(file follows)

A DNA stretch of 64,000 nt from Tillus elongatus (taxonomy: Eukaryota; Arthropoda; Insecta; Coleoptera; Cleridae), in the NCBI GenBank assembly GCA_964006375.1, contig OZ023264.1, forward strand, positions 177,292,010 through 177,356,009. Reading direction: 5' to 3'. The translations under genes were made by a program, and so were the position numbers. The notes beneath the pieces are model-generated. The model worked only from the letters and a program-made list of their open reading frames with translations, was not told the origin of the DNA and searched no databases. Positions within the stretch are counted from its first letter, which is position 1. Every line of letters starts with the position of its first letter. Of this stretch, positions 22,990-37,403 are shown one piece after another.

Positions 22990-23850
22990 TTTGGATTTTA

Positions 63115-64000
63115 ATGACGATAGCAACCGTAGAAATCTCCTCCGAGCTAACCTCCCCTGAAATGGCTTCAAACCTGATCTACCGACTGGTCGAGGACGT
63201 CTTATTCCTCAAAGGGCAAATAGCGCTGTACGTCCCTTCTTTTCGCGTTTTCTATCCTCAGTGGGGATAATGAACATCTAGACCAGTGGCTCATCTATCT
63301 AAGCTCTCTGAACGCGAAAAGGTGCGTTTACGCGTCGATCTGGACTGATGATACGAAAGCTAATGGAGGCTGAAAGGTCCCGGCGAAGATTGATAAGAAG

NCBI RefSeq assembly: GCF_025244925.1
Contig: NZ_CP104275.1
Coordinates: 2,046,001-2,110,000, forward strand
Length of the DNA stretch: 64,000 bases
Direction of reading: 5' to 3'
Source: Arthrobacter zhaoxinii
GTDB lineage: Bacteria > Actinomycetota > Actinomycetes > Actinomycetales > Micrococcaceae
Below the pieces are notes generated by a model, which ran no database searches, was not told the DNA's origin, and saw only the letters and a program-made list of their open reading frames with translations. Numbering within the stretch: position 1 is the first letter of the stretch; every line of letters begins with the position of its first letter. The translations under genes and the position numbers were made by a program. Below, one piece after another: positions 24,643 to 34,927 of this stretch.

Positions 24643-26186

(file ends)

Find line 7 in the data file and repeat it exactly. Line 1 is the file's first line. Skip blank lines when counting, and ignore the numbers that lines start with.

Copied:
63301 AAGCTCTCTGAACGCGAAAAGGTGCGTTTACGCGTCGATCTGGACTGATGATACGAAAGCTAATGGAGGCTGAAAGGTCCCGGCGAAGATTGATAAGAAG